Delaware judge tells Verizon unions strike violence is unacceptable

    (AP photo/Mike Groll)

    (AP photo/Mike Groll)

    A Delaware judge on Thursday declined Verizon’s request to hold two union locals in contempt after striking workers damaged the vehicles of non-union replacement workers on Interstate 95.

    But Vice Chancellor J. Travis Laster also said he would not tolerate more violence or threatening behavior during the strike by 40,000 Verizon workers in several East Coast states.

    Laster also directed the two Communications Workers of America locals based in Wilmington and Newark to pay for repairs to the damaged vehicles, and warned that he might hold the unions in criminal contempt and impose “meaningful” financial penalties if strikers engage in future dangerous or threatening activity.

    “If they’re not willing to take responsibility, I’m going to reconsider my (contempt) ruling,” said Laster. He also imposed new restrictions, including an order that strikers stay at least 30 yards away from any vehicle driven by a nonunion worker on a highway.

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    Union attorney John Bielski suggested that labor leaders had not sanctioned any questionable activity. But the judge said “I think there’s sufficient evidence to view the unions as having a causal role.”

    Verizon claims striking workers have threatened, intimidated and harassed nonunion employees, interfered with business operations and engaged in vandalism, all in violation of the court order issued after their strike began on April 13.

    Bielski said these were isolated incidents and no more than “technical violations” of the court order spelling out permissible strike activities.

    But Verizon attorneys pointed to an audio recording on a union message board and hotline advising callers about the arrival of “out-of-state scabs.”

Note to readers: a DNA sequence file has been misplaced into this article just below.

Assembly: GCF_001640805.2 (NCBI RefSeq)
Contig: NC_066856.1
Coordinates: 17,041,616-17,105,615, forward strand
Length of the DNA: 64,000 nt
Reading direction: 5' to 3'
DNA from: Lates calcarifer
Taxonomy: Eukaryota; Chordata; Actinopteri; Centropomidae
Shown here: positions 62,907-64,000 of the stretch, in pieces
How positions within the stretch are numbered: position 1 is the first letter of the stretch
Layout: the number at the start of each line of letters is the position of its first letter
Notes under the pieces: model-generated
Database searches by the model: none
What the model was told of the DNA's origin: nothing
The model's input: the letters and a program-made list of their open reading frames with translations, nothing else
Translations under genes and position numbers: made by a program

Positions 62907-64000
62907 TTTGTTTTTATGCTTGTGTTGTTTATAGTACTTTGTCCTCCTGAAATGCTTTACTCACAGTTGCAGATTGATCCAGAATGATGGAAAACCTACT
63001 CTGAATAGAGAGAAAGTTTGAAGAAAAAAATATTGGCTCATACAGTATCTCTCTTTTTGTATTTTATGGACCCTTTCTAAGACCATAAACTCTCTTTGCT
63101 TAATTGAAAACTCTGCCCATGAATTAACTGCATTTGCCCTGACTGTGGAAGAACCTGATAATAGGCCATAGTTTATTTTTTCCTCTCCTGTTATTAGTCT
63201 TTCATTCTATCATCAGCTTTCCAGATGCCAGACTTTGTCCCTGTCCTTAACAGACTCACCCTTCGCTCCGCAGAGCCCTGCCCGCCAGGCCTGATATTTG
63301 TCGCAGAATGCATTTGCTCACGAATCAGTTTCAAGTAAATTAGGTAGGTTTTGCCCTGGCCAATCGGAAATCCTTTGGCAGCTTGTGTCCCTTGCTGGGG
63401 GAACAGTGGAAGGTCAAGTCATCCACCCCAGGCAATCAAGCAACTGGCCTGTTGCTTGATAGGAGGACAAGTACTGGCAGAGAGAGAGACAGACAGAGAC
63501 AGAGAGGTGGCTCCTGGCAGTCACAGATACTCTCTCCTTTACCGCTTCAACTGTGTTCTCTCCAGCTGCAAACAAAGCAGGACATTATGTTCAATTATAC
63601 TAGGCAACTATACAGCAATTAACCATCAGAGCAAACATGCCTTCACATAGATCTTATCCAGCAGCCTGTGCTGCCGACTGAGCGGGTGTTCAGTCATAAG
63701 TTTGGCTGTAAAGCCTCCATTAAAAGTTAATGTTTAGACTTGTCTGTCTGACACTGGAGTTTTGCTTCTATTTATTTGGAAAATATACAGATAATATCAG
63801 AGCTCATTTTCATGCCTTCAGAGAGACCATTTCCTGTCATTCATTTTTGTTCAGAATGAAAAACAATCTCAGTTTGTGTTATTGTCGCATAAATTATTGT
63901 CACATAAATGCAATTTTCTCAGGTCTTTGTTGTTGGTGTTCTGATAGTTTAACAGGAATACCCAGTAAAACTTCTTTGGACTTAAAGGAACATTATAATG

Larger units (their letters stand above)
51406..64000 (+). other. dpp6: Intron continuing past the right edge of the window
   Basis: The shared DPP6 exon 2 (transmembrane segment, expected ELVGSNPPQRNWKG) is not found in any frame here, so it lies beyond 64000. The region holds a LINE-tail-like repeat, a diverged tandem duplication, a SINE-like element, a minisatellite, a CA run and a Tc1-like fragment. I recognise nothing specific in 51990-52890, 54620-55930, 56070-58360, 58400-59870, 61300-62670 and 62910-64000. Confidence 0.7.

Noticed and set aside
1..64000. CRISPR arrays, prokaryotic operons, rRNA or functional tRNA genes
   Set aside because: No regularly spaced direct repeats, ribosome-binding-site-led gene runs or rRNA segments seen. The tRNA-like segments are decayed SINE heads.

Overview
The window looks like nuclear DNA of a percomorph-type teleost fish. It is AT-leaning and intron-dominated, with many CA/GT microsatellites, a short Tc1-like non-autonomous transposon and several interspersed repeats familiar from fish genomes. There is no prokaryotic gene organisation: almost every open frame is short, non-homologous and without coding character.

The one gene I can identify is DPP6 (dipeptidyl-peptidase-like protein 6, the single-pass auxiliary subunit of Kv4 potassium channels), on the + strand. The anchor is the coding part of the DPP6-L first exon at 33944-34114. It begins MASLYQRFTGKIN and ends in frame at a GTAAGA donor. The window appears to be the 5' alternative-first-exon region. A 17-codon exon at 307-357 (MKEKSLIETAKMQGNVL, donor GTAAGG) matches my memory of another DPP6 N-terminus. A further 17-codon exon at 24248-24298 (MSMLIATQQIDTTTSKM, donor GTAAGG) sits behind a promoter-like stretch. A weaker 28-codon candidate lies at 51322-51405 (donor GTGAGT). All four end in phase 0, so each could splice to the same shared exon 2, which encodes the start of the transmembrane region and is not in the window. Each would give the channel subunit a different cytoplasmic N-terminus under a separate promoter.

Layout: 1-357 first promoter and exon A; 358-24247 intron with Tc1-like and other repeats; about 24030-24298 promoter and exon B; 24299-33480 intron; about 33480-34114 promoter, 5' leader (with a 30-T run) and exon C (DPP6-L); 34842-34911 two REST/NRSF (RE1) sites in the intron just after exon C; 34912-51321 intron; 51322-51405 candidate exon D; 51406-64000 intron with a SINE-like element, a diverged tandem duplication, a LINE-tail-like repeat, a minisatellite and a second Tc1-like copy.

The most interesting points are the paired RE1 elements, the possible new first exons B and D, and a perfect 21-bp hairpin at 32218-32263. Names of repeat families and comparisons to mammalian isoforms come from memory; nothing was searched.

“It’s time to welcome them to Delaware,” the recording says. Verizon attorneys suggested this was a call for intimidation and harassment.

    “Welcome does not mean bringing tea and cookies,” said Verizon attorney John DiNome.

    The judge said he was particularly troubled by what happed on I-95. One contract worker reported that she was blocked from leaving her hotel by picketers, who then chased her in her vehicle, tailgating and ramming into her van after she tried to pull onto the shoulder, and causing an accident with a third vehicle. Sheila Carter said the picketers then surrounded her van, pounding on the windows.

    “Yes, they were knocking on her window,” Bielski said. “For all we know … they were asking how she was doing.”

    Another nonunion worker reported that a 4×4 piece of wood was thrown at his vehicle from a car carrying picketers, damaging his transmission.

    The judge said he’s not picking sides, and that the court supports the union’s legitimate rights to strike and to engage in free speech and assembly.

    “But I will not allow people to be threatened or be put in danger of being hurt. That’s what crosses the line,” he said.

    At the same time, Laster said he was reluctant to issue a civil contempt order that Verizon might use for public relations purposes to gain an advantage in the labor dispute.

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